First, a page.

* Promote tissue regeneration, reducing scar tissue and stretch marks.
* Pump oxygen and nutrients into tissues and vital organs, improving circulation.
* Reduce postsurgery adhesions and swelling.
* Reduce spasms and cramping.
* Relax and soften injured, tired, and overused muscles.
* Release endorphins—amino acids that work as the body’s natural painkiller.
* Relieve migraine pain.
* Assist with shorter, easier labor for expectant mothers and shorten maternity hospital stays.
* Ease medication dependence.
Experts estimate that upwards of ninety percent of disease is stress related. And perhaps nothing ages us faster, internally and externally, than high stress. While eliminating anxiety and pressure altogether in this fast-paced world may be idealistic, massage can, without a doubt, help manage stress. This translates into:
* Decreased anxiety.
* Enhanced sleep quality.
* Greater energy.
* Improved concentration.
* Improved digestion.
* Increased circulation.
* Reduced fatigue.
Furthermore, clients often report a sense of perspective and clarity after receiving a massage. The emotional balance bodywork provides can often be just as vital and valuable as the more tangible physical benefits.
Review the clinical research studies examining the benefits of massage.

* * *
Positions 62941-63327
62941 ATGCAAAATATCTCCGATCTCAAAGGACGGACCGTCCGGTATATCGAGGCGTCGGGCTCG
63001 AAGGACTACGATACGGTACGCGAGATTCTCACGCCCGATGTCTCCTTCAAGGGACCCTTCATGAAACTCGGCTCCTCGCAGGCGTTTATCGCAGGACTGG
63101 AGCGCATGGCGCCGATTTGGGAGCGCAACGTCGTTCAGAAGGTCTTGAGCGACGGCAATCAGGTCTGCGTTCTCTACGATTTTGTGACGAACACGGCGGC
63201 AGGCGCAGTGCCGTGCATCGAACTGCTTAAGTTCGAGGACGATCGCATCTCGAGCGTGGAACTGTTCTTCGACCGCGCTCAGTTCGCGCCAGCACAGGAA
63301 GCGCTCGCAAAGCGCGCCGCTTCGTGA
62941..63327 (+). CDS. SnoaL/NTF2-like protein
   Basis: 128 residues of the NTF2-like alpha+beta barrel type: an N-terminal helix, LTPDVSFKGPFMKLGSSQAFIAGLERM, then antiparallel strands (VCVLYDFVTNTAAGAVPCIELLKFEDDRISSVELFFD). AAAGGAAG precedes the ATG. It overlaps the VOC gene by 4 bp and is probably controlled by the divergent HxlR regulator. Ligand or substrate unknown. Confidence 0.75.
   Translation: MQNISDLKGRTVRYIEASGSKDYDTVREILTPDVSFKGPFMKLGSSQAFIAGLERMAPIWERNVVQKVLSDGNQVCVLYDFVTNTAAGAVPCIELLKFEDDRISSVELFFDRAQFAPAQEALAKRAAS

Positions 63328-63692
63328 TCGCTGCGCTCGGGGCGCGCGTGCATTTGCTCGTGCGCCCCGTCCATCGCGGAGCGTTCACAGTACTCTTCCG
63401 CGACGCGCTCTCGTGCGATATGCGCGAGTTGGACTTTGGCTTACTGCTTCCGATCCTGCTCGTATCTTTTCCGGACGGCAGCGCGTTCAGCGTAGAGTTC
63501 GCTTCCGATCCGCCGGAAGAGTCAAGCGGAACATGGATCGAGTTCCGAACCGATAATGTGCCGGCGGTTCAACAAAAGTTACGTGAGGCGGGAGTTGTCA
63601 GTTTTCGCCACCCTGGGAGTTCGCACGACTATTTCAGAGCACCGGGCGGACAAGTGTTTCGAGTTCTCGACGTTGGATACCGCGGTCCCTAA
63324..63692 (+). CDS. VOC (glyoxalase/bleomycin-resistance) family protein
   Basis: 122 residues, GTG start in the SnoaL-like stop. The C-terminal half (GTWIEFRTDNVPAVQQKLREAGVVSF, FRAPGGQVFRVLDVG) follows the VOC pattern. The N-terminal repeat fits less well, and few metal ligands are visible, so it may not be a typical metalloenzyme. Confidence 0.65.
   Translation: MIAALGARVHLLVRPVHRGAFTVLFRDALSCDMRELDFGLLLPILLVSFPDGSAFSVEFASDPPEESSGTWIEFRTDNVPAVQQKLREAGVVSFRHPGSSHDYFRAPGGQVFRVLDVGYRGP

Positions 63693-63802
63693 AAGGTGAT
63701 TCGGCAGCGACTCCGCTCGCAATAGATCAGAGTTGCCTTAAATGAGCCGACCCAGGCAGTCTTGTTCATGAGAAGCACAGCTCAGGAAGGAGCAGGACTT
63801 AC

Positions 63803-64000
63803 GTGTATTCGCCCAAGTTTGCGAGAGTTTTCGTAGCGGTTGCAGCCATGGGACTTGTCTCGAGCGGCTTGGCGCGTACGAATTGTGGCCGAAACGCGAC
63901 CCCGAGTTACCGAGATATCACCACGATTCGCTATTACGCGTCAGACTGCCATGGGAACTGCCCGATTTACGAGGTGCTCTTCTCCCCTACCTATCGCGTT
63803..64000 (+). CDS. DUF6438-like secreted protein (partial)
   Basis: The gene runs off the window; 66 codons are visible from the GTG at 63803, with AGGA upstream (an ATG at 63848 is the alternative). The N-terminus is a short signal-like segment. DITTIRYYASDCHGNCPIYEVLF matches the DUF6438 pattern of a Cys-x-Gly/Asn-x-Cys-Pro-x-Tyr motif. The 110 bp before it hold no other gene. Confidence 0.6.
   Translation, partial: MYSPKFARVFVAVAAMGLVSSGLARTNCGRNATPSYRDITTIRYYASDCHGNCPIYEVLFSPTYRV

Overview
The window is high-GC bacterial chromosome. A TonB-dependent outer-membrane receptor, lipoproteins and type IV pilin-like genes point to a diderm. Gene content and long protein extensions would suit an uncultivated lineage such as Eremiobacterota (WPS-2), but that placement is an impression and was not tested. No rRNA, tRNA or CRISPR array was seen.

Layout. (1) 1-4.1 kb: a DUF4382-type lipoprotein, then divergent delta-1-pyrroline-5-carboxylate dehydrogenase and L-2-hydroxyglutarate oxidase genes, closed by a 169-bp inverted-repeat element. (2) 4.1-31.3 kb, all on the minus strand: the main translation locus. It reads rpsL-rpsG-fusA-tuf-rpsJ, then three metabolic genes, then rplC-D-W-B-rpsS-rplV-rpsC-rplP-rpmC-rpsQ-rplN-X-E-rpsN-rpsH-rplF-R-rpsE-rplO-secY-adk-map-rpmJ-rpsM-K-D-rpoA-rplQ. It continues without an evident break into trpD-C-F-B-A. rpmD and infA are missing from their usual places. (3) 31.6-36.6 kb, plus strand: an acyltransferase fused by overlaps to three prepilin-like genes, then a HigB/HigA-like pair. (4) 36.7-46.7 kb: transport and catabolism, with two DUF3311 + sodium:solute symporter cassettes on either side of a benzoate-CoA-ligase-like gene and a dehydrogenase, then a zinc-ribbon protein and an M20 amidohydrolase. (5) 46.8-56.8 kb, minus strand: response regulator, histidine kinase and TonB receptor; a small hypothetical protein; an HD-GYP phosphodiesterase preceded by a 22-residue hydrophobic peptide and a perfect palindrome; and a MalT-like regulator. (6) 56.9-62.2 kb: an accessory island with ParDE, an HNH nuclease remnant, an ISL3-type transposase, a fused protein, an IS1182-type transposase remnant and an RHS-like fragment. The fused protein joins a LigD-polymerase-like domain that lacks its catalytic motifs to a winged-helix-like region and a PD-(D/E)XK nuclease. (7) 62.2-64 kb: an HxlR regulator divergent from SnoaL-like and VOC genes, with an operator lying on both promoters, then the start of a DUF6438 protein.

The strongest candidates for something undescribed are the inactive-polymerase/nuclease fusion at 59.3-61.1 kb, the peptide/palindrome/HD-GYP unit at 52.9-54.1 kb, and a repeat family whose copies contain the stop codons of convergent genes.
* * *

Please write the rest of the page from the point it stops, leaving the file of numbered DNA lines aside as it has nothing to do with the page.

Review massage information from the National Center for Complementary and Alternative Medicine, a division of the National Institutes of Health.
How often should I get a massage?
Our bodies need therapeutic touch to survive and to thrive. How often you schedule an appointment will depend on your goals, stress levels, work-out routine, finances, and whether or not you’re injured. Talking to our licensed massage therapists can help you determine what the right frequency is for you, and it might change over time!
Increase the Benefits with Regular Visits
Getting a massage can do you a world of good. And getting massage regularly can do even more. This is the beauty of bodywork. Taking part in this form of regularly scheduled self-care can play a huge part in how healthy you’ll be and how youthful you’ll remain with each passing year. Budgeting time and money for bodywork at consistent intervals is truly an investment in your health. And remember: just because massage feels like a pampering treat doesn’t mean it is any less therapeutic. Consider massage appointments a necessary piece of your health and wellness plan, and work with your practitioner to establish a treatment schedule that best meets your needs.
Give us a call to talk to one of our professionals about tailoring a routine to your needs. 503-659-1212
Does Float North accept insurance for massage therapy?
Yes! We accept many health insurance plans, motor vehicle accident claims, and workers compensation cases. Please email Float North with a picture of your insurance card and your date of birth to check your benefits and deductible. We typically respond in 1 business day.
We also accept Health Savings Account (HSA) and Flex Spending Account (FSA) cards. These are pre-tax dollars allocated to your healthcare needs.